14-year-old Arrietty Clock, along with her mother and father, are Borrowers, a tiny race of people who inhabit the homes of others and survive by ‘borrowing’ things that won’t be missed. After years of living in an idyllic fashion, the Clock family’s lives are turned upside down when a sickly but inquisitive young boy moves into the residence.
The Borrowers series of books have been classics of British children’s literature since the original book’s release in 1952, yet the few adaptations attempted (more precisely the early 90s series made by the BBC and the 1997 feature starring John Goodman) have been relatively lacklustre. In all fairness this may be the fault of the source material, which, though imaginative, is basically an episodic sequence of low-key adventures.
Who better then to take a crack at an adaptation than the internationally loved, Japanese animation house, Studio Ghibli, who in the past have told small tales of young love (Whispers of the Heart) and children playing with tree creatures (My Neighbour Totoro) with such heart and respect for the viewership that they’ve melted the hearts of audience members of all demographics.
Though written and developed by Ghibli granddaddy, Hayao Miyazaki, Arrietty was left in the hands of Ghibli regular, but first time director, Hiromasa Yonedayashi, who, bravely, has gone totally against current convention and produced the entire feature in glorious hand drawn animation. This is odd even by Studio Ghibli’s standards, as they have included digital elements into their 2D animations since 1997’s fantastic Princess Mononoke. However, fans of the studio’s earlier work, most notably the aforementioned Whispers of the Heart and My Neighbour Totoro, not to mention the more adventurous examples such as Nausicaa of the Valley of the Wind, will be in seventh heaven, with the ‘out dated’ animation style capturing the spirit of those classics like no film since.
The animation in general is vintage Ghibli, simple character designs that portrays emotion effortlessly, gorgeous settings and inventive creature designs. Most of the story being seen from the perspective of the Clock family means that everyday items, and such things as insects, now take on monstrous form and scale, while pins and other household mainstays become tools or weapons to be wielded. It’s all great fun and pulled off seamlessly.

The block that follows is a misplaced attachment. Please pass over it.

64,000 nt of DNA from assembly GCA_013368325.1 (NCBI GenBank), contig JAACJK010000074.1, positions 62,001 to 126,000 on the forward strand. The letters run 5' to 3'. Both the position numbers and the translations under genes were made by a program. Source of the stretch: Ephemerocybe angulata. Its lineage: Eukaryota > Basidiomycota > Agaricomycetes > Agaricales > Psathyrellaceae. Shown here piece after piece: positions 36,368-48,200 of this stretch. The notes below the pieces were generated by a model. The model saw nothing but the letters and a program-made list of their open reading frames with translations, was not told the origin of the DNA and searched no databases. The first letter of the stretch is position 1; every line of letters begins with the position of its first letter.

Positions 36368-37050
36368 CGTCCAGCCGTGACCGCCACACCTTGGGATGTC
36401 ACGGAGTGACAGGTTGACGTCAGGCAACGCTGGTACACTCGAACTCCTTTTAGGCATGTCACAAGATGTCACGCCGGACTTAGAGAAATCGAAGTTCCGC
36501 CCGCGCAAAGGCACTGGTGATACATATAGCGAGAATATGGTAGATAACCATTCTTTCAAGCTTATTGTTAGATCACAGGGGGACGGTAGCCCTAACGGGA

Borrowers purists (if there is such a thing) may be slightly disappointed that the story has been relocated to post-war Japan, but this aside, Arrietty is the most respectful adaptation of The Borrowers to date. Never going overboard with the action or emotion, the singular adventures have been kept relatively low-key, but rather than turning into a bore-fest, this approach really allows the lead characters to explore their inner fears in subtle and effecting ways.
Unfortunately I wasn’t able to see the Japanese language version of the film, and barring the English language version of Princess Mononoke and the French language version of Porco Rosso, which are both excellent, Ghibli films generally work better with their native soundtracks. Indeed, though the voice actors used for the UK release are an impressive collection, the overall feeling is a little vague and a tad too subtle. But from what I understand, American actors may rerecord the dialogue for the US release, so who knows how that will turn out!?
While Arrietty is entertaining throughout, the climax ads a twang of emotion, that, though subtle, is genuinely touching and elevates it from the studio’s good output to amongst their best, certainly their best since Spirited Away.
All in all a great film that will be enjoyed by children of all ages.
A- grade – for storytelling
B+ grade – for design work
A-grade – for animation
Overall grade – A-
Arrietty is currently on release in the UK courtesy of Optimum Releasing, and will be released in the US February 2012 courtesy of Buena Vista (sorry about the wait)
Watch the trailer…